New Yorkers for Clean Power + over 50 environmental, labor, health and housing organizations signed a letter to the New York Congressional Delegation for green affordable housing & jobs in the federal infrastructure bill. We are now calling for the passing of Assembly Bill A8143, in relation to Advanced Building Codes, Appliance and Equipment Efficiency Standards Act of 2021.
Sections of the letter are below.
Dear Members of the New York Congressional Delegation:
As you consider President Biden’s American Jobs Plan, we, the undersigned organizations, urge you to seize this extraordinary opportunity to address the climate, housing, and unemployment challenges facing our country by passing an infrastructure package that will put people to work building, weatherizing, and retrofitting at least four million affordable, energy-efficient homes in the next four years…
By combining investments in healthy housing and energy retrofits with investments in green jobs training and apprenticeships, the infrastructure bill would create quality jobs in communities where they are most needed…
Specifically, we urge that the infrastructure bill contain the following:
Expanding green affordable housing
- Commit to a target of one million new energy-efficient, all-electric affordable rental housing units to address the affordable housing crisis facing the nation and the shortage of long-term rental housing. Expand and align federal housing programs, (including HUD’s HOME Investment Partnerships Program, Public Housing Capital Fund, Community Development Block Grants, and USDA’s Rural Housing Services Program) to meet this target.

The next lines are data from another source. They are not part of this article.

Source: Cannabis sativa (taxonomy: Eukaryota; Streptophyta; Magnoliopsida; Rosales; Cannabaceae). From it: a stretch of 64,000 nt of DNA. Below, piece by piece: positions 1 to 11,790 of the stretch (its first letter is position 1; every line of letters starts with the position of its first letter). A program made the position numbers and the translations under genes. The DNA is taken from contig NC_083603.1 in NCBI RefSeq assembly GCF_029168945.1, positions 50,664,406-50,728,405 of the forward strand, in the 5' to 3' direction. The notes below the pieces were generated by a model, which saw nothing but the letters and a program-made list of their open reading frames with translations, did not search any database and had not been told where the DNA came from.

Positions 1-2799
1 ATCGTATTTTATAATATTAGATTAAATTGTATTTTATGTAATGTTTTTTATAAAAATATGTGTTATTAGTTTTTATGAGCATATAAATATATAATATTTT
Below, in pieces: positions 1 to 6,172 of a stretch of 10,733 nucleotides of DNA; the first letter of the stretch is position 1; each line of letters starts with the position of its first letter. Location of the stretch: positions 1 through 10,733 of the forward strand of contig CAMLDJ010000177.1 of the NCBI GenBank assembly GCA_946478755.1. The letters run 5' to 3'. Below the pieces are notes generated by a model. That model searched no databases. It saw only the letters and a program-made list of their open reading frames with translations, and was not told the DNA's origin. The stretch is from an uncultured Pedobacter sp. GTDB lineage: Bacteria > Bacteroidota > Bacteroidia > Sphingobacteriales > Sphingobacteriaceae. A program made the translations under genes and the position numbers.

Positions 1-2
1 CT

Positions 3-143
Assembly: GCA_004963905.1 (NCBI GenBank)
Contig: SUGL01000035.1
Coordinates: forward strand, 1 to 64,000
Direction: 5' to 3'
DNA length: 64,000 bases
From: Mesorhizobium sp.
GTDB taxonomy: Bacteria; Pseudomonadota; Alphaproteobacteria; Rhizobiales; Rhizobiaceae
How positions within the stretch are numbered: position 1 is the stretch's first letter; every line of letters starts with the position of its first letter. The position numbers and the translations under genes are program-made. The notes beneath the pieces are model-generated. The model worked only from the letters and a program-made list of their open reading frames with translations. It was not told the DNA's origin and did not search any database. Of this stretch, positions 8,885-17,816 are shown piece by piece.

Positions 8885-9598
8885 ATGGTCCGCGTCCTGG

- Double to one million the number of new and rehabilitated homes for low- and moderate-income homebuyers, proposed in the Neighborhood Homes Investment Act and called for in the American Jobs Plan, and include requirements that buildings be climate resilient, energy efficient and all-electric.
- Support passage of the Housing is Infrastructure Act, which provides resources to build new affordable housing and preserve existing housing by addressing deferred maintenance in public housing, rural housing, and housing for other vulnerable populations.
Decarbonizing existing low- and moderate-income homes and buildings
- Commit to a target of weatherizing and decarbonizing two million affordable homes and housing units, and expand and align federal weatherization and rehabilitation programs to meet this target (U.S. Department of Energy’s Weatherization Assistance Program and State Energy Program, and HUD’s Community Development Block Grants).